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Bloggers get all worked up — again

Discussion in 'Journalism topics only' started by JayFarrar, Dec 28, 2007.

  1. JayFarrar

    JayFarrar Well-Known Member

    So David Lazarus has the bloggers worked up again.


    Lazarus argues again that the free internet is a bad business model.
    And like Lazarus rising from the grave, the bloggers react...

    We've went down this road before. I've always thought that the free model was a bad idea. The problem is that if the web is the delivery boy, how do the papers get paid for the content being delivered?
    The idea that the news has always been free is a popular talking point for the bloggers. I'm still not quite sure how they came to that conclussion, except that it agrees with their position that the internet should be free.
    But if that is true, how do papers pay for the content? How do they pay the creative types?
    The writers strike is similar, in a way.
    In some ways, we are in a golden age of entertainment and information. Almost everything the past generation paid for, is, mostly, available for free on the internet, assuming you don't mind breaking a law or two along the way.
    If enough people quit paying, then how do the companies get paid? Well, they don't. Then they put out an inferior product or the cheapest to produce product out there to keep revenue coming in. The consumers who were in it for the quality complain that the product isn't as good as it used to be and they fall away.
    So the idiocracy rules the roost, so you get more gossip, more smut, more reality TV.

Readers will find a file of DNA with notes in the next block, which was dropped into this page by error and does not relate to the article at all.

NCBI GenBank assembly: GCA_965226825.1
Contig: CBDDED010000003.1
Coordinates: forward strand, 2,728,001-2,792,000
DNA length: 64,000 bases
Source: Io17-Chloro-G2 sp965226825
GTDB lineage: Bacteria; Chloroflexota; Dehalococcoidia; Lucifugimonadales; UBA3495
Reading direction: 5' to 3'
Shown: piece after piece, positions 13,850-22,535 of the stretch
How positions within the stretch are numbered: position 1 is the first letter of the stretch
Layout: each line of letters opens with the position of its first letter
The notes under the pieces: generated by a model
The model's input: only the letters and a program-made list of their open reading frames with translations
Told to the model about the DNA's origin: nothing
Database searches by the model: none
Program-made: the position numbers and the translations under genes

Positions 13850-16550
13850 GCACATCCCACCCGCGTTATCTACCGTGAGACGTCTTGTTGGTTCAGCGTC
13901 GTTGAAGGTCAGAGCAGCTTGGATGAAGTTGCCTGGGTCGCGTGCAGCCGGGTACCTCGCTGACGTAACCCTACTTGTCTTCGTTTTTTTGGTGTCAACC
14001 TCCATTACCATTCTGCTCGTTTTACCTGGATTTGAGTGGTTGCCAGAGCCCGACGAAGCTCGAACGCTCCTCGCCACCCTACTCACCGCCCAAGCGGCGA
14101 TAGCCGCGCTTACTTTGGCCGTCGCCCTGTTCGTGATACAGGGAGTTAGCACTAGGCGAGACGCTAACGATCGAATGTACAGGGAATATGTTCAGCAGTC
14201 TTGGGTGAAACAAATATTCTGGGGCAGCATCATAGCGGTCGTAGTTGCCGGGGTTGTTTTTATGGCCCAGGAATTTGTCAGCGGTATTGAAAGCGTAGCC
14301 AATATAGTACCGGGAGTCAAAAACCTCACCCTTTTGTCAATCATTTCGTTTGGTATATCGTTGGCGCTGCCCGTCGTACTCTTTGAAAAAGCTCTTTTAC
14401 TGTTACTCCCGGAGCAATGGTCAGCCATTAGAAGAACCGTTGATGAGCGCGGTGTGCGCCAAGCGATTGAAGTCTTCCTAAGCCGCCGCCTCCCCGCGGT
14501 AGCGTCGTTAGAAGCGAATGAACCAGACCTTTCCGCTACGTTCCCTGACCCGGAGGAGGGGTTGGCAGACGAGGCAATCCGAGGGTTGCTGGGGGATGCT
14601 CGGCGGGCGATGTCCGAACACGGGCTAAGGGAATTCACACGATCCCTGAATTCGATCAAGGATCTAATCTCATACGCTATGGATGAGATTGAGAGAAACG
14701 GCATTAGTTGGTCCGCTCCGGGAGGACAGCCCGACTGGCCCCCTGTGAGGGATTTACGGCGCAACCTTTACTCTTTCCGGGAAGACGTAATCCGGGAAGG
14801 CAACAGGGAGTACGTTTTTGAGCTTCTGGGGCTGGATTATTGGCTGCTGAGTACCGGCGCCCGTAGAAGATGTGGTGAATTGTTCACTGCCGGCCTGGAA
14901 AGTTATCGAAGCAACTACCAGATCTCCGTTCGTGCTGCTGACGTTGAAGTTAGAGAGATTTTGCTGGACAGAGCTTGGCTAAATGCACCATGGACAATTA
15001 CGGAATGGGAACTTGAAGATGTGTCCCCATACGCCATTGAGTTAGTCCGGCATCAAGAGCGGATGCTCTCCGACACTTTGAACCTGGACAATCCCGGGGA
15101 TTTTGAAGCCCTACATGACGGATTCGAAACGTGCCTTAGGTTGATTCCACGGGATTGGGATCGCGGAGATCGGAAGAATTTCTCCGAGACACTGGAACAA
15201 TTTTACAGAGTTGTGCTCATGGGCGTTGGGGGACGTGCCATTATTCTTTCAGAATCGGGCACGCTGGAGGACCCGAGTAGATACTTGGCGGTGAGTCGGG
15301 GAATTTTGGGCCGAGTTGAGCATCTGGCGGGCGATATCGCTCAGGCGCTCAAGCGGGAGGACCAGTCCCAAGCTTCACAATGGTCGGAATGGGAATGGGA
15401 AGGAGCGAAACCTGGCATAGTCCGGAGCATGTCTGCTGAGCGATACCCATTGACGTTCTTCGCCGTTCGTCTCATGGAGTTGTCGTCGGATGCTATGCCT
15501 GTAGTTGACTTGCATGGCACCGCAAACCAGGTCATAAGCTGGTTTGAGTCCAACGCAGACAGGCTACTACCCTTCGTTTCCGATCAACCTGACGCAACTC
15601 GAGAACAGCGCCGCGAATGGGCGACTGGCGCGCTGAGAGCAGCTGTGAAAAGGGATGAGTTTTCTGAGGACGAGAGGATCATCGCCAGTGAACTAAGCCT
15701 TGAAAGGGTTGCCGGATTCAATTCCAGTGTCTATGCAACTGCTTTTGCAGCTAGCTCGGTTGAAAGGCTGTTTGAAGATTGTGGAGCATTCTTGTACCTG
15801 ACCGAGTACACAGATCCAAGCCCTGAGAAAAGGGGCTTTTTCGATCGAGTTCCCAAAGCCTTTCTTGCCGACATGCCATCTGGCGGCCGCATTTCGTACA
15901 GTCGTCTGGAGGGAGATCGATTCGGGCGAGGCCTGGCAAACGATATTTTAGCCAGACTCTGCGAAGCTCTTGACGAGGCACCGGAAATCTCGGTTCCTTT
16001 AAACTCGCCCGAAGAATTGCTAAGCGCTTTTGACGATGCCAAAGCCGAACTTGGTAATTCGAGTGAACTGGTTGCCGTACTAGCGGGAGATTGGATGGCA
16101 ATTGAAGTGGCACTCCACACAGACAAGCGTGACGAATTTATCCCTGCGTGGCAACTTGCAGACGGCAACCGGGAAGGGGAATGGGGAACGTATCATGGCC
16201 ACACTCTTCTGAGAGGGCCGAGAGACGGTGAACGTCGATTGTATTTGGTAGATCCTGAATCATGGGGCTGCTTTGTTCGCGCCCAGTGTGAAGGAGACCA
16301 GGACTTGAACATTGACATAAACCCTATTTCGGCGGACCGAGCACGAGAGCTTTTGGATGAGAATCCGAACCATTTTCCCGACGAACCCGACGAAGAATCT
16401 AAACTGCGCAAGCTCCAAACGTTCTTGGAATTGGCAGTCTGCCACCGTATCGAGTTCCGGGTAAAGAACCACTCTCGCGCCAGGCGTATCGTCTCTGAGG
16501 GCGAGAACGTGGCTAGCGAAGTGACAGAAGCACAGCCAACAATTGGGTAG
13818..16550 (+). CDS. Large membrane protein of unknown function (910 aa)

Every attempt to discuss how to fix it, gets met with a chorus from the basement blogger set screaming, "free, free, free."
    Nothing gets down and then it gets worse.
    The AP is part of the problem. They are distributing my work, your work, for free on the wire. I don't get paid for that, neither do you. My paper doesn't get paid for that, as a matter of fact, the paper pays the AP for the wire. The yahoos of the world pay the AP for the wire, so the AP gets paid, but I don't.
    First step in the revolution is for papers large and small to quit contributing to the AP report. No more local content, outside the stories the AP bureau produces on their own.
    No more voting in the AP polls from the state prep poll to the top 25. No more, nothing.
    If you want my work, pay for it.
  2. OnTheRiver

    OnTheRiver Active Member

    Well, if not for our work, what could most bloggers link to?
  3. spaceman

    spaceman Active Member

  4. thebiglead

    thebiglead Member

    "But at this point, no one knows how to make much money at it."

    Not technically true.

    "Research firm eMarketer predicts that online ad spending will grow 29% in 2008 to $27.5 billion in the U.S. alone. Paid search ads and display ads will account for about 40% and 21.5% of the spending, respectively."

    If you look back to July 2004, eMarketer had only predicted $18 billion in 2008. So clearly, some people do know how to "make much money at it."

    Projections for 2011 seem a bit insane.
  5. TheSportsPredictor

    TheSportsPredictor Well-Known Member

    Cute how you lump Time's business and economics columnist in with "bloggers", trying to imply he's sitting in his basement wearing only underwear while typing out angry screeds. If Justin Fox had written the same thing and they put the title "column" over top of it, would you be whining so much?
  6. Rumpleforeskin

    Rumpleforeskin Active Member

    Do you ever not link anything?
  7. Frank_Ridgeway

    Frank_Ridgeway Well-Known Member

    That money is spread very thinly across the vast Internet, though. If anyone were making piles of money from advertising revenue on a single site, everyone would be following that model.
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